Size, Sustainability, and Urban Climate Planning in a Multilevel Governance Framework
In the United States, the absence of federal leadership on climate change and a strong tradition of localism has created a system in which many greenhouse gas reduction efforts fall to the discretion of municipalities. This often leads to uncoordinated action across jurisdictional boundaries. Despite the widespread notion that cities can lead on climate policy from the bottom-up, I find, using a logistic regression analysis of data from 1837 municipalities, that local governments are more likely to enact climate change policies in an environment where higher levels of government have acted rather than in a decentralized one. Smaller municipalities, in particular, have increased odds of action when their states act. Using existing regional, state-based initiatives, I present options for a coordination and capacity building framework.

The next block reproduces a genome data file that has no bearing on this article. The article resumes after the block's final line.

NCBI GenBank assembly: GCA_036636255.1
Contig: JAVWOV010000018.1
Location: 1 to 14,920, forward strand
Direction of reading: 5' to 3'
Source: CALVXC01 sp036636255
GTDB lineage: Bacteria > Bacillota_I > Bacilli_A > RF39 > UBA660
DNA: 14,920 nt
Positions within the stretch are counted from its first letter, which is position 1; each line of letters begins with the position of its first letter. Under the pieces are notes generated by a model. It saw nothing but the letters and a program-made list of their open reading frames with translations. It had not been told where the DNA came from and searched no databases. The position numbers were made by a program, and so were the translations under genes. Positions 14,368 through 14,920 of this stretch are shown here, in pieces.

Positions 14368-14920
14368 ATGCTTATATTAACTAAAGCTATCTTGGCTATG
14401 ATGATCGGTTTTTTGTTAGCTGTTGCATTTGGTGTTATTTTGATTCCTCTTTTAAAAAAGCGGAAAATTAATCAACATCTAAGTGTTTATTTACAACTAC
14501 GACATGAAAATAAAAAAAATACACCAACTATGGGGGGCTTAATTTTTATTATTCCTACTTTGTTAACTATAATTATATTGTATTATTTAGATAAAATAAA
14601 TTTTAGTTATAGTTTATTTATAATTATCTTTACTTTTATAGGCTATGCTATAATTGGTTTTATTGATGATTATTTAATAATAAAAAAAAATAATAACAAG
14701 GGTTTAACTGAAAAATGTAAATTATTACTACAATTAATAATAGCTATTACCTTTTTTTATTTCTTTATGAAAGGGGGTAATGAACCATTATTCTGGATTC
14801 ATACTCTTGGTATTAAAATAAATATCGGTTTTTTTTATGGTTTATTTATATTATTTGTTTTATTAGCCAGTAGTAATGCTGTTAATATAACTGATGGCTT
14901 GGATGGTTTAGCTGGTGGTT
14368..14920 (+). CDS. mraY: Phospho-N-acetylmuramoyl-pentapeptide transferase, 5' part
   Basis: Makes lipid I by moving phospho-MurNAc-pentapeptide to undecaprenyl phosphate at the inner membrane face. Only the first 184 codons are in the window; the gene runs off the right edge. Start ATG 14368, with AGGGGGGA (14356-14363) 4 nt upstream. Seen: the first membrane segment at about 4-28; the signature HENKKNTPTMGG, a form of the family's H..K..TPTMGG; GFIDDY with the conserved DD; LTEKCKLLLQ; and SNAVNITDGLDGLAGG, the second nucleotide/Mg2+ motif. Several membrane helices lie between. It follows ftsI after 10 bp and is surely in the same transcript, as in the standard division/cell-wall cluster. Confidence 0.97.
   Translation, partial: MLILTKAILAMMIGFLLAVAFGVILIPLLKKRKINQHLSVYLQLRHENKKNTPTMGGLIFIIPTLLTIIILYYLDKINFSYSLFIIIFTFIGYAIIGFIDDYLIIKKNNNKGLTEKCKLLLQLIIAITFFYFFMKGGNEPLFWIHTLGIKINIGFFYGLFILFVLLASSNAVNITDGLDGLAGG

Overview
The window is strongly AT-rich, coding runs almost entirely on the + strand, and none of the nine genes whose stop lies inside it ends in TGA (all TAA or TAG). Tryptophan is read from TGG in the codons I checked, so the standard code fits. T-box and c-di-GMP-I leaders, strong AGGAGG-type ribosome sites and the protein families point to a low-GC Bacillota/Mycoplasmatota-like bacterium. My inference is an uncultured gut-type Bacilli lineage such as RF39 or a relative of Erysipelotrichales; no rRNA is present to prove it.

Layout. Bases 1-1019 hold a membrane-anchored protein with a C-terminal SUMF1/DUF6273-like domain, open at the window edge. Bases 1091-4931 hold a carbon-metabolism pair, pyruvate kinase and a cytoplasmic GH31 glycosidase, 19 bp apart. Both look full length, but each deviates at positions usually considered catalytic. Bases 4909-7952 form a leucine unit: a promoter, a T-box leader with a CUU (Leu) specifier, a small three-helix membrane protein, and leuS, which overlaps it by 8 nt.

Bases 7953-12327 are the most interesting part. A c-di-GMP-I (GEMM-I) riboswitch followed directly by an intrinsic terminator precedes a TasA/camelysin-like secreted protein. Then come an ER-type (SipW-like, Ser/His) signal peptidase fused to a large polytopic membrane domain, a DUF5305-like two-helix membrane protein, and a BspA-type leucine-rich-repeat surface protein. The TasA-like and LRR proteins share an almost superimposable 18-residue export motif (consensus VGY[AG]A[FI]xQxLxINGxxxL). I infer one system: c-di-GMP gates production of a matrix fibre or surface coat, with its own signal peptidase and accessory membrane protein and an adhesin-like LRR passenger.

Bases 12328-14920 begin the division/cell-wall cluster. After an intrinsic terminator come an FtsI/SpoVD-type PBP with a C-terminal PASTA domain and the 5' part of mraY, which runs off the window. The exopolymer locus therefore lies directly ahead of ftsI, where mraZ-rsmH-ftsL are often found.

KeywordsLocal government Climate change Urban policymaking Regionalism
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